In my somewhat long hiatus from blogging (I even took two weeks off from FDL…), I have been anything but idle. Three weeks ago yesterday, I set upon this condo, ripping out the shag carpets, knocking out the wall and closet between the kitchen and living room, getting rid of the dozen-odd louvered doors, removing the foil and grasscloth wallpaper, taking the smoked mirrors off the walls, painting the walls and ceilings (after the historic 15% asbestos popcorn ceilings were removed…), and installing bamboo floors with a cork underlayment.
Although paint is still thin here and there, and new doors are still a distant aspiration, the place is livable enough that I thought I’d share some photos. The building lies at what might delicately be called the ass end of Lawrence Halprin’s famed pedestrian malls, where the magnificent and popular fountains peter out into a bland courtyard with a somewhat half-hearted piece of 1970′s sculpture looking like an afterthought.
The tallest and central tower of three, Grant Tower sits atop a gigantic, four floor underground parking garage that connects all three buildings and their common recreation center; there are two gyms, an indoor and outdoor pool and uniquely in all of downtown, ample free guest parking, even on weekdays. The hallways aren’t really hallways, but outdoor balconies, which looks a little strange and forbidding from the outside, as you can see, but are quite pleasant when waiting for the elevator or opening the front door to the fresh air and natural light. The architecture, like most of the 60-block urban renewal district it inhabits, is of the doctrinaire International Style so popular during that era, but it is mercifully understated and finely detailed in this case, so it has aged better stylistically than some of its more garish neighbors, like the infamous cheese grater, below. The sort of boring, quasi-suburban buildings at the extreme south end of the redevelopment are now gradually being redeveloped themselves, as Portland State University has acquired large tracts and the new MAX light rail runs right by. Call me a cock-eyed optimist, but I think that a decade from now, this complex will be the last oasis of le Corbusier’s “towers in a park”concept, since current zoning code requires ground floor retail, built to the sidewalk.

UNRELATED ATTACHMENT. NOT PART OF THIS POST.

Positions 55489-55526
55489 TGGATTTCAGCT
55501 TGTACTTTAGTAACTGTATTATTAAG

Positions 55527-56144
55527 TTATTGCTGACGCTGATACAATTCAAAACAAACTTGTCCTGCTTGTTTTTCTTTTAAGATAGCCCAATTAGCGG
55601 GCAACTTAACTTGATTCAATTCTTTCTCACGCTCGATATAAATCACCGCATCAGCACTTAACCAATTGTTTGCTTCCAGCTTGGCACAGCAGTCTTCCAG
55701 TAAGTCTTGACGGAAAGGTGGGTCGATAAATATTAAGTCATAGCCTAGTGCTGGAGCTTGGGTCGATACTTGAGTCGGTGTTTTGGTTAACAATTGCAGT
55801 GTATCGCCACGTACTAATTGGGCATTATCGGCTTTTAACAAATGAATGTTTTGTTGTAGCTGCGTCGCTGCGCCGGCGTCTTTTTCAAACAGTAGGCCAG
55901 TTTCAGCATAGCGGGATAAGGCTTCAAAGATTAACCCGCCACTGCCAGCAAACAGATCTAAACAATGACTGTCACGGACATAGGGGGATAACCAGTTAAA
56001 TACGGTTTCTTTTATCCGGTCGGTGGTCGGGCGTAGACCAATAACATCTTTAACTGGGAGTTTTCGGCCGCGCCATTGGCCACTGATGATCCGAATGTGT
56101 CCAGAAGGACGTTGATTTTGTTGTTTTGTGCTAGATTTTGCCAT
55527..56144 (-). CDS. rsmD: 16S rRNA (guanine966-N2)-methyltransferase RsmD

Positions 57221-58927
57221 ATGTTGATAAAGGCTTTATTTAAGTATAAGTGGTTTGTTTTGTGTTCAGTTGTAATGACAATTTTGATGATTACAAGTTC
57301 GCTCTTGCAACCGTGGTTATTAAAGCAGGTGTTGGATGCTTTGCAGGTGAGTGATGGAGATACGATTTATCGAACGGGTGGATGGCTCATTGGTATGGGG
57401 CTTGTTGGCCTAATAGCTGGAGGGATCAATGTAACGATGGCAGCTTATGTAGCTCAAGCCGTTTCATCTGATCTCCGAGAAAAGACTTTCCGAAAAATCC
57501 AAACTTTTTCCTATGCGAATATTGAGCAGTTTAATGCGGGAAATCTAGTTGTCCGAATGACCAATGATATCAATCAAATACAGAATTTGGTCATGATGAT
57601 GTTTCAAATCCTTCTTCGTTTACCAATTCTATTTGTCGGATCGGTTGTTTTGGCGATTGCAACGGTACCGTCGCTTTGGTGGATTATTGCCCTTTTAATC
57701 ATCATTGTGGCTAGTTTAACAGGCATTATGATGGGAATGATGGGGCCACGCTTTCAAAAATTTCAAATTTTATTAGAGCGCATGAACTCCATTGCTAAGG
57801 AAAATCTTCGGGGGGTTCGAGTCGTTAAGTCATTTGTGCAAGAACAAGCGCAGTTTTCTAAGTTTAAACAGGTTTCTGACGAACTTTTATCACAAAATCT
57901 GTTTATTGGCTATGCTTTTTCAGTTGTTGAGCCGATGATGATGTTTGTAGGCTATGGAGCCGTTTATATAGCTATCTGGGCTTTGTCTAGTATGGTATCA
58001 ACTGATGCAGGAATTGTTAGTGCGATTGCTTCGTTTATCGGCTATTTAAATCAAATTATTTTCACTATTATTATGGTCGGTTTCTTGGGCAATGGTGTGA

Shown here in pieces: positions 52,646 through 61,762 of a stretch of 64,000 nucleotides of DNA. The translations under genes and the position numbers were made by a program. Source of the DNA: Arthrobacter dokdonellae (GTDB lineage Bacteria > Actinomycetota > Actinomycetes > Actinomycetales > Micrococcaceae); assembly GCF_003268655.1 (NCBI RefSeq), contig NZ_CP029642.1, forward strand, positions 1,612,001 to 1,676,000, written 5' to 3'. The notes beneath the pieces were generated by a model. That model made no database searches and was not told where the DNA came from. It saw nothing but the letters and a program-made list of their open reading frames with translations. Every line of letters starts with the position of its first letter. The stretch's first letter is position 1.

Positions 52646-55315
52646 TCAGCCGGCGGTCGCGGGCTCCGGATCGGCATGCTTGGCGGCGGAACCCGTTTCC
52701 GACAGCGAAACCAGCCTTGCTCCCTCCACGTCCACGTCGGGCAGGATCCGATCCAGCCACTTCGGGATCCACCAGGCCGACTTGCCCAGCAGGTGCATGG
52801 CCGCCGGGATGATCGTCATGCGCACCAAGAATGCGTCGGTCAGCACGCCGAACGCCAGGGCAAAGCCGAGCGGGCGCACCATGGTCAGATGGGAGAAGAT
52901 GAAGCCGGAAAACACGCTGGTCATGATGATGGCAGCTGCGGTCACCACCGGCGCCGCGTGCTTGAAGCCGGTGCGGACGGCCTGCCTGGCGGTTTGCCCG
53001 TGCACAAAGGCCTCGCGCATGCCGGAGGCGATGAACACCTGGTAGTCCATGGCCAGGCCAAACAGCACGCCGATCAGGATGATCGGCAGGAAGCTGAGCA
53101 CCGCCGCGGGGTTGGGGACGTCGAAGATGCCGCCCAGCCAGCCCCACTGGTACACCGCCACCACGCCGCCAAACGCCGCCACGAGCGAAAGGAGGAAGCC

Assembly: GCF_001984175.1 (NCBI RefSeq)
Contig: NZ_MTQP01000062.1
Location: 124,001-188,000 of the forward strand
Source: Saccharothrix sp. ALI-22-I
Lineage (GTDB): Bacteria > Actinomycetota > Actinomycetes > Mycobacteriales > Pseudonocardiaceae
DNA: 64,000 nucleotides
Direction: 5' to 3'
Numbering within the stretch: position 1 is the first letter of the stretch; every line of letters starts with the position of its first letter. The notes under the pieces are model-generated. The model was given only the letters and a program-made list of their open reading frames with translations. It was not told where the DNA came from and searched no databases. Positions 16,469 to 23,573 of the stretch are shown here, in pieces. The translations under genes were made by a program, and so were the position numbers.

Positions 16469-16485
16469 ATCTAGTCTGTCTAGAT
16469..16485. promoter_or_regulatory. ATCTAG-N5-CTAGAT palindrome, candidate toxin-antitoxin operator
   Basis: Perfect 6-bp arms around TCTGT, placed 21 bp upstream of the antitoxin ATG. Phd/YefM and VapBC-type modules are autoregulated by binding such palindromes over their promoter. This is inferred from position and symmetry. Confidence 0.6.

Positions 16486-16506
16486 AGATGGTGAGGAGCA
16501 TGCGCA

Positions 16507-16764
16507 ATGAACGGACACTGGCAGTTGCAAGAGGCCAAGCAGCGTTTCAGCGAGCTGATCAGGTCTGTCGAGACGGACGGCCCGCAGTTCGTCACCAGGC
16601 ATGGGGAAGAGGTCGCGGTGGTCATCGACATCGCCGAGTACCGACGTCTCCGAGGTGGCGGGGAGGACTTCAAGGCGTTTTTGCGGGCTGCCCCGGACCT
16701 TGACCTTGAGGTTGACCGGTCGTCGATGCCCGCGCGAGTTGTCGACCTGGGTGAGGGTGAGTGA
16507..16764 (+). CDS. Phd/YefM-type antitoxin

I must admit that being just a half dozen blocks further south has forced changes in all my habits; although transit access is only a bit less convenient and the downtown core is about the same distance, I’ve had to find different urban services or forgo them. Home-brewed coffee and a home-delivered paper are now necessities, and there’s no convenient place to get breakfast, so I have to make it myself, but on the bright side, there’s one of the more gigantic food cart pods for which Portland is so famous, right around the corner, for lunch and dinner.
Although the unit faces west, my view is to the south, with Marquam Hill, the aerial tram, and the bubble-hobbled South Waterfront development; even empty buildings are pretty at night… And although my view was better at the old place, what with Mt. Hood and the skyline, my desk didn’t face it and I only had sun in the mornings. Though nearly as small, the bedroom is a thousand times better than my old one, and will make a wonderful World Headquarters. Although most people familiar with this complex think that the noise from the nearby I-405 is obnoxious, I’ve found it to be the opposite, particularly at night. There was virtually no vehicular traffic near my old building, which made everything from garbage trucks and drunken college kids right below, or train whistles miles distant, a jarring disturbance. Now I barely hear fire trucks, and certainly am never awakened by them.
One of the nicest things about the place is the deck; at 7′ deep by 14′ wide, cantilevered into space nine floors up, it is the largest non-penthouse outside space available in downtown, and one of the things that attracted me to this complex; even the smallest and cheapest units all have it, and it’s priceless. After a container upgrade or two and some trimming of our farming ambitions from earlier years, Annice and I really didn’t sacrifice any of the garden we started for her much larger space, although humans now have to squeeze a bit closer together to enjoy it.